Yes, this is a good thing because you’re filling up on something that will ultimately get flushed away. And when you’re on a diet, water is your friend. A 2010 study by researchers at Virginia Tech found that people who chugged down two cups of water before each meal lost an average of five pounds more than those who didn’t. But if you weigh yourself too closely to the time you gulped a few glasses down, it’s going to register as a sudden weight gain on the scale. Two cups of water weighs roughly one pound. Give yourself a little time to get rid of it before hopping on the scale.
4. You just ate.
Try to remind yourself the meal you just consumed, however large or small, hasn’t had enough time to turn into body fat. If your scale tells you that you put on a pound or more since morning, you’re probably seeing the weight of the food. Most experts recommend that when you do weigh yourself, it should be in the morning when you’ve essentially fasted for eight hours. Then, whatever the scale tells you, it’s likely to be more accurate.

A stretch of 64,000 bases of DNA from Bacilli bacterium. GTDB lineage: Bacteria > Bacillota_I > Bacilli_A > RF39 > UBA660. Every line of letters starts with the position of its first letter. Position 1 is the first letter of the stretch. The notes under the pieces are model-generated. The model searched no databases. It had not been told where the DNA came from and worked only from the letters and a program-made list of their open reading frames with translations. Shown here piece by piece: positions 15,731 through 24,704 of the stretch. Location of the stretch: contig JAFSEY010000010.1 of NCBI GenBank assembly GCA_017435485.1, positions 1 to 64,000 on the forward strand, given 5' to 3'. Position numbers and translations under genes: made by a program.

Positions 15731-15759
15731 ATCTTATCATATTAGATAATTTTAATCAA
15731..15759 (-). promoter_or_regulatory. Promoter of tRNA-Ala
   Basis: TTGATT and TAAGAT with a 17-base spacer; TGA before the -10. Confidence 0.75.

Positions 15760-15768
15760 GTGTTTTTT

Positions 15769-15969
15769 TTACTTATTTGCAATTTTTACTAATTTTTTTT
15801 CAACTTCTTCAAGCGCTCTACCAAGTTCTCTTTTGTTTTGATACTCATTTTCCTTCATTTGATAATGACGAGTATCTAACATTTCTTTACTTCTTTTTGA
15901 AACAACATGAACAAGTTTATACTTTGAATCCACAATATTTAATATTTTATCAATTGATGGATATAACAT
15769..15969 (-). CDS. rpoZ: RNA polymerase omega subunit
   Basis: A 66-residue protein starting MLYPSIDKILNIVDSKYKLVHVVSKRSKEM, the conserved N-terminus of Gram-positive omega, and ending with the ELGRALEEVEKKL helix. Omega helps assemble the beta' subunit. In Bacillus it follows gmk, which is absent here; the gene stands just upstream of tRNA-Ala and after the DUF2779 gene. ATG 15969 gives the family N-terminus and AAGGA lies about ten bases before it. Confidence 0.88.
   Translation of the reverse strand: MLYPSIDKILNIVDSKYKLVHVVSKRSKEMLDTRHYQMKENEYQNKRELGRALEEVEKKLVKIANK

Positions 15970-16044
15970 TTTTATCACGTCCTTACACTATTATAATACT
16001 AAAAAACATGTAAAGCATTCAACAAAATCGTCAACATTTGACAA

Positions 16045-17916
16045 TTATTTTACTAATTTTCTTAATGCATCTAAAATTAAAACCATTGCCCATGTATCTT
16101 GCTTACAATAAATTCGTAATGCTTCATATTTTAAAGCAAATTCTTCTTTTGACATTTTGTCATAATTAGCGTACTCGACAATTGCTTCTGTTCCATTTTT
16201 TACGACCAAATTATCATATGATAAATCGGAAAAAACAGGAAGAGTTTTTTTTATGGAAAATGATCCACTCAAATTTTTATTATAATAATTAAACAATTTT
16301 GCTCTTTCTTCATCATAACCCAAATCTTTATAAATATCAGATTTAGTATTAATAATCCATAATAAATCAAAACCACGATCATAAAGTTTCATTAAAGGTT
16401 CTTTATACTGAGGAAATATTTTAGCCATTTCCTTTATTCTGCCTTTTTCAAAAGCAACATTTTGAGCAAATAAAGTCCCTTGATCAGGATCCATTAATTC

5. You worked out like a fiend.
A tough workout can lead to sore muscles. According to American Journal of Physiology, much of that soreness is causes by microscopic tears in your muscle tissue—the prescription for a little bit of pain and a little bit of gain. Your body recognizes those tears as an injury, so it turns on your immune system’s inflammatory process, the one that sends healing cells and fluid to the site of a cut or wound. That’s why you might see swelling and experience stiffness at the site. That little extra fluid might show up the next day as weight on the scale, but according to the Journal of Applied Physiology, it will subside as the inflammation helps your muscles repair and regenerate. (And by the way, those micro-tears are how you build muscle, so this pain is definitely your gain.)